This colorful cleaning paste has nearly 40,000 five-star ratings on Amazon, but does it live up to the hype? I tried The Pink Stuff on some of my dirtiest household surfaces to find out.
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I've lived in my current apartment for nearly three years, and I'm ashamed to admit that I have never once cleaned the inside of my oven. And it's not like I hardly use it either. Frequent baking, broiling, and roasting coated the interior with baked-on spills and grease splatters, so when I finally decided to clean it, I knew I'd need to be armed with a heavy-duty cleaner. I'd heard about The Pink Stuff cleaning paste through social media (#thepinkstuff has nearly 200 million views on TikTok), and I figured this would be the perfect opportunity to give it a try.

the pink stuff cleaning paste
Credit: Courtesy of Amazon

Made by UK-based brand Stardrops, The Pink Stuff is a mildly abrasive paste cleaner (and yes, it's pink!) that you apply using a soft cloth or sponge, gently rub into the surface, and rinse off with clean water. It promises to remove stains and rust from most hard surfaces, including cooktops, saucepans, sinks, ceramic tile, and more. The vegetable oil-based formula is non-toxic and made with 99% natural ingredients, including baking soda, quartz, and soap. It has a mild fruity scent that reminded me of berry-flavored yogurt, which sure beats the harsh chemical smell of many other cleaners.

You can find the cleaning paste on Amazon for about $8 for a 17.83-ounce container, and most of the more than 55,000 reviews rave about its ability to remove limescale around sinks, erase stubborn stains on glass stove tops, and make greasy ovens look like new.

Before tackling my own dirty oven, I decided to test out The Pink Stuff on a few other areas first. I started with my bathroom sink, which had some gross buildup around the edges of the sink basin and faucet that my usual all-purpose cleaner wouldn't budge. With a dollop of paste and a quick scrub using a soft-bristled toothbrush, the grime easily lifted away. Next, I headed to the kitchen, where I dipped a sponge in the paste and used it to speedily restore shine to my stainless-steel sink (though admittedly, my sink wasn't that dirty, and I can usually get the same results using my go-to vinegar and baking soda solution).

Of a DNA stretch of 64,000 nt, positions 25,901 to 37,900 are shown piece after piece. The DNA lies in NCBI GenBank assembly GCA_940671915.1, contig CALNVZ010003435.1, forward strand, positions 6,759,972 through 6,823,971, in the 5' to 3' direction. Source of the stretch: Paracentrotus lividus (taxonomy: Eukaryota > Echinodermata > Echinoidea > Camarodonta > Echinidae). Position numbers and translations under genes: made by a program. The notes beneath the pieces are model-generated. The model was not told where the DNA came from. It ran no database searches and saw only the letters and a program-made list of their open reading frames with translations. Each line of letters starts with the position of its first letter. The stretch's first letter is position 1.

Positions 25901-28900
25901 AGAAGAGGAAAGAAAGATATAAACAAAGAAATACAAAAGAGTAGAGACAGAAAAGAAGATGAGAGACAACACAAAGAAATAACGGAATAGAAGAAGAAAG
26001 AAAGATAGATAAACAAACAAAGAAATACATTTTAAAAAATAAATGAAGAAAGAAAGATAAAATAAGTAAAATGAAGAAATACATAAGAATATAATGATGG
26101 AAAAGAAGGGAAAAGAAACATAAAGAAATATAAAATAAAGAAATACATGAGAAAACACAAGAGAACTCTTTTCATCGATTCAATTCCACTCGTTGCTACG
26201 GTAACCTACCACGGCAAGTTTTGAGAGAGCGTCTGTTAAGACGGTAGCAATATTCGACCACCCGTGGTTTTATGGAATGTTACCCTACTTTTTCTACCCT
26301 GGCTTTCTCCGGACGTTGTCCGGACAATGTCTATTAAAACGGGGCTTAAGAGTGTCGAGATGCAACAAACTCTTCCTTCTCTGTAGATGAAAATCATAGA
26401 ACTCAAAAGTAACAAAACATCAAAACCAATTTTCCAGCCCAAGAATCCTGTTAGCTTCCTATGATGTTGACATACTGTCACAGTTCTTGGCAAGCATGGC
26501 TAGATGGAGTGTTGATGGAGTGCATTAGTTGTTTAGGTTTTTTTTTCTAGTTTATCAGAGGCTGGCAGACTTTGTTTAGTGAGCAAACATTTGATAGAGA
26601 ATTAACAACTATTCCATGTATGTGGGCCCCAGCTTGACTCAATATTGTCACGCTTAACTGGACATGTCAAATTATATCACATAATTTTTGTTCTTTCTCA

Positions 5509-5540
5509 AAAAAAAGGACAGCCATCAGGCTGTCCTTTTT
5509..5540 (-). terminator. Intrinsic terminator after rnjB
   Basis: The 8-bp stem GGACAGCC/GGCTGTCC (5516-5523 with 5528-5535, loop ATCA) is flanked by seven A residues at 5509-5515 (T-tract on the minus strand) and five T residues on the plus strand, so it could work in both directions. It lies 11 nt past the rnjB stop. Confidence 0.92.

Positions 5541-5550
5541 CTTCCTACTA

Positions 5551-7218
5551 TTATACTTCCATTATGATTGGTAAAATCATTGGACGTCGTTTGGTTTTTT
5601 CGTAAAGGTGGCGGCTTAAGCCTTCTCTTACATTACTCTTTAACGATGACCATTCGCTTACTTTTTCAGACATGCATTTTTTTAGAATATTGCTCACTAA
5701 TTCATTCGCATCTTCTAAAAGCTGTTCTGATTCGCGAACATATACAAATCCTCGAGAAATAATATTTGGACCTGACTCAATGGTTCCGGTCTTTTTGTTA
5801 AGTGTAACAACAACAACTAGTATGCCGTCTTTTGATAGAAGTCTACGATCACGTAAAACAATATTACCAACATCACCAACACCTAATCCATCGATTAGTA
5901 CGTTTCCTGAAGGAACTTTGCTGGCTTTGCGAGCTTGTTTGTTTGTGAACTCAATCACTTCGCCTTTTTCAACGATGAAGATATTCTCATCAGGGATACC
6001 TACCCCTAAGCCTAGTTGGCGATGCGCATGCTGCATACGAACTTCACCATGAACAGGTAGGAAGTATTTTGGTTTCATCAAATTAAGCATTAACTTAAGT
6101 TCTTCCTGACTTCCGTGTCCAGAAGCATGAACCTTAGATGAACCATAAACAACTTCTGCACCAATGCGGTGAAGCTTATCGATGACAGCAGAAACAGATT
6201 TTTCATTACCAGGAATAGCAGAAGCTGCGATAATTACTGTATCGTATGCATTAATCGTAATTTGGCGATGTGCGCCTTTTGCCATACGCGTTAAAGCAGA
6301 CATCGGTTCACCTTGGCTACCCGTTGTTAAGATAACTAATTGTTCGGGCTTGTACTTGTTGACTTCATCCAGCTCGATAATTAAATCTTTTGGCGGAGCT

oven door covered in cleaning paste
Cleaning my oven door with The Pink Stuff
| Credit: Jessica Bennett

All in all, I was fairly impressed, but cleaning my oven would be the true test. After slathering some of The Pink Stuff across the inside of the grease-spattered door, I let it sit for about five minutes before starting to scrub. For some of the edges and corners, I used my trusty cleaning toothbrush, and for the rest, I scrubbed with a sponge. As I cleaned, I could see the sticky brown residue start to lift away, and after several minutes of effort, I decided to check my progress.

before and after composite photo of oven door
Credit: Courtesy of Jessica Bennett

It took a while to wipe off all the remaining paste, and when the surface was clear, I could still see a few stubborn grease spots stuck to the door. After a second round of smearing, scrubbing, and wiping, it still wasn't perfectly clean, but compared to where I started, the difference was pretty remarkable.

So after all my trials, I'm a Pink Stuff believer—kind of. Sure, it got my gross oven door (mostly) clean, and it smells much better than other harsh cleaners. But be prepared to put in some elbow grease. This is definitely not one of those "spray and walk away" cleaning products; it takes some serious scrubbing to remove the toughest stains. And since it's an abrasive product, you have to be careful not to scrub too hard, or you'll end up damaging your surface. I wouldn't use this product on anything plastic, highly polished, or painted, including walls, doors, or furniture. And you might want to think twice before using it to scrub down any ceramic, glass, or porcelain surfaces that can scratch easily.

The bottom line: The Pink Stuff works well if you don't mind working up a sweat while you clean, but I'd stop short of calling it a miracle.


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